Remember all the controversy Kirk Frankiln generated with his spiritual crossover song “Stomp,” which was so full of a youthful vibe that it was placed in heavy rotation on R&B radio stations? Music fans around the country jumped up where ever they were and danced to it. The song and the response it received gave rise to a whole new generation of gospel music artists who rocked contemporary classics like James Fortune’s “I Trust You” and Smokie Norful’s “I Need You Now.”
Gospel music continues to attract listeners, and the nationally recognized Verizon’s How Sweet the Sound Gospel Tour and Competition is a premier sounding board as well as an ideal opportunity to bring gospel acts and choirs to the main stage and a broader audience. Verizon’s How Sweet the Song Gospel Tour and Competition created and produced by Verizon Wireless is pumping up the volume on spiritual songs with 11 choirs from houses of worship across the nation and they — as prescribed in Psalm: 66— “Make a joyful noise unto God … Sing forth the honour of his name [and] make his praise glorious.”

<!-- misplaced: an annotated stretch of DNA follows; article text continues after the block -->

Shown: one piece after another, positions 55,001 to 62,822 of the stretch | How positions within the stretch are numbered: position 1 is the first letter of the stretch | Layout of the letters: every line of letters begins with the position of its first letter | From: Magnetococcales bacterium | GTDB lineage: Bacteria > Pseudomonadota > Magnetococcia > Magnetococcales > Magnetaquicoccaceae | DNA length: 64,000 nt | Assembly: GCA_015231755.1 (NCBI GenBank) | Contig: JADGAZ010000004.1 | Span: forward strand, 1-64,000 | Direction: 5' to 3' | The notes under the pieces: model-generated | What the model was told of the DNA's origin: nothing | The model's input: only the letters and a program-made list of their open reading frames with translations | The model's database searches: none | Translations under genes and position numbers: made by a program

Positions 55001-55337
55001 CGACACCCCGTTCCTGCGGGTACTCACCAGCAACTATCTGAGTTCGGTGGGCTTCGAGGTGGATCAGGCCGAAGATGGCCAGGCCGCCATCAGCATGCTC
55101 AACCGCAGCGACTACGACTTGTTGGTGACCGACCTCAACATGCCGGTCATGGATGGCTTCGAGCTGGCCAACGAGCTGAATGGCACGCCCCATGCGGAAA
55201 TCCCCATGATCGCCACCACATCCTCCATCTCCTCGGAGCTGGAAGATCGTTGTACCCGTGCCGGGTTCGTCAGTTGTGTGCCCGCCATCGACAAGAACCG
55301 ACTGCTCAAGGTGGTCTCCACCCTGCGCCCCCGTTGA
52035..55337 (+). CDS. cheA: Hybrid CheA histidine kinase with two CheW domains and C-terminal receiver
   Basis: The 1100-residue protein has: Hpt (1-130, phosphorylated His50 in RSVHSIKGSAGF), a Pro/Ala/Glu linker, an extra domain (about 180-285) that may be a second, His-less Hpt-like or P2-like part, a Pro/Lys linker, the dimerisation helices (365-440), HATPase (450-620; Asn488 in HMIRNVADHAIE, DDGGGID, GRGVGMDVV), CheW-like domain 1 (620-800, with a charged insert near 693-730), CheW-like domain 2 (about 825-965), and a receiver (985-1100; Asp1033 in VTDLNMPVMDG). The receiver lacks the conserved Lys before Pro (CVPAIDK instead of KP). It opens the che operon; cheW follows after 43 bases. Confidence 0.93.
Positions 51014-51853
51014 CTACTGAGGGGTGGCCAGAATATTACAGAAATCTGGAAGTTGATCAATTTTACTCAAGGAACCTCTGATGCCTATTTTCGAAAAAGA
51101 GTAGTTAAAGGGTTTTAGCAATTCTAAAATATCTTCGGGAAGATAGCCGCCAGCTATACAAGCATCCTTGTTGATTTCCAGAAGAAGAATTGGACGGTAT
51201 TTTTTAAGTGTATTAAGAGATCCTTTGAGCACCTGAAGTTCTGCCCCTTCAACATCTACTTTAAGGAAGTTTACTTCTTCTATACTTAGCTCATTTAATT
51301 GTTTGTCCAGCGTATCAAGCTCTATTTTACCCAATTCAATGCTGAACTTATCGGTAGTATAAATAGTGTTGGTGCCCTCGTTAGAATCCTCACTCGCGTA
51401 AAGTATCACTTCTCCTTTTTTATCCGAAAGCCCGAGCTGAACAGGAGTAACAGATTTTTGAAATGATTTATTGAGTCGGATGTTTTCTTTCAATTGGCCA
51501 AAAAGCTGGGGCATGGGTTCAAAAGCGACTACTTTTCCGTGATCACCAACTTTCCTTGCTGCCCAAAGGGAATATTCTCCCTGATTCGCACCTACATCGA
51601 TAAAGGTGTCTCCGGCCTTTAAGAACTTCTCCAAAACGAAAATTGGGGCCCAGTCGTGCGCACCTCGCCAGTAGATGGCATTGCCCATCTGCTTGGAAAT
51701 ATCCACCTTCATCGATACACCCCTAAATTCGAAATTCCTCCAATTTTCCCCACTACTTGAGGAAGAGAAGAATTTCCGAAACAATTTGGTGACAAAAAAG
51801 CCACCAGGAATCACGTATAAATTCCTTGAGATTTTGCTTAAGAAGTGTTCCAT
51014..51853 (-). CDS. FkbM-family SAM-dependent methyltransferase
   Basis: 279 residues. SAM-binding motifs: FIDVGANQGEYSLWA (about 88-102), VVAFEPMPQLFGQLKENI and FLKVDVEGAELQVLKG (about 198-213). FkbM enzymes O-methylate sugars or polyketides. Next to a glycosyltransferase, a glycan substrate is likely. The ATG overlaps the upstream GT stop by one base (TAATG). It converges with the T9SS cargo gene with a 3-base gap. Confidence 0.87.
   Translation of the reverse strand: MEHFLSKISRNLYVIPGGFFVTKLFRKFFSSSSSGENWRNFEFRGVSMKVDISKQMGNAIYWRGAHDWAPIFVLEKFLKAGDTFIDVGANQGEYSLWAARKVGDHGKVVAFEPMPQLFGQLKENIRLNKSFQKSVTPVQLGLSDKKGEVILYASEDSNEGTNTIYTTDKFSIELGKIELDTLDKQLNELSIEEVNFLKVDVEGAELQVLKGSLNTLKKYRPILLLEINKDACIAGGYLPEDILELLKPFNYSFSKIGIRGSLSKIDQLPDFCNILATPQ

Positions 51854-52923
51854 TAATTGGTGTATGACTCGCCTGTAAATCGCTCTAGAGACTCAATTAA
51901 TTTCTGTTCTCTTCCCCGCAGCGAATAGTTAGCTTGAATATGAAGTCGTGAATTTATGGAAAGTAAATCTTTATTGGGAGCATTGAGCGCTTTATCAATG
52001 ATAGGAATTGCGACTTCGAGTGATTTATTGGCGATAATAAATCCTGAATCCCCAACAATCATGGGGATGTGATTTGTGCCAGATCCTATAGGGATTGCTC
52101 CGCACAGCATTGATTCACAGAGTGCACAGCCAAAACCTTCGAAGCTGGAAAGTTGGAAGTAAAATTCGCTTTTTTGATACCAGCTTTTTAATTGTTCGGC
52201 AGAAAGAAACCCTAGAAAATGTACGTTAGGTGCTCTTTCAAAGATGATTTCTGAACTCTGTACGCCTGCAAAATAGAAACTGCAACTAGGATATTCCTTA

The spiritually rejuvenating and overwhelmingly entertaining event will be moderated by gospel music powerhouses Donald Lawrence and Cece Winans, and a panel of illustrious and accomplished gospel artists including Marvin Sapp, who will judge the competition and determine the best gospel choir of Verizon’s 2010 How Sweet the Sound Gospel Tour and Competition.
“Gospel music is extremely important as a way to promote God’s word and bring salvation to people that are not necessarily coming to church. It is the musical version of God’s word,” explains Maurice Culpepper, Minister of Music at New Piney Grove Baptist Church near Atlanta.
So if you’re interested in hearing, “Lay your burdens down,” “Cast aside your cares” and “Know that everything is going to be alright” — along with other phrases of hope and comfort expressed in a genre of music that has shored up black American culture for centuries, attend Verizon’s How Sweet the Sound Gospel Tour and Competition on Nov. 13 at the Verizon Center in Washington, D.C.
“It’s not always a worldly thing. You can come to an event where someone is singing about God’s grace and mercy and you can still have a good time,” Kirk Franklin said in a recent phone interview with the St. Petersburg Times. –roz edward
For more information, visit howsweetthesound.com.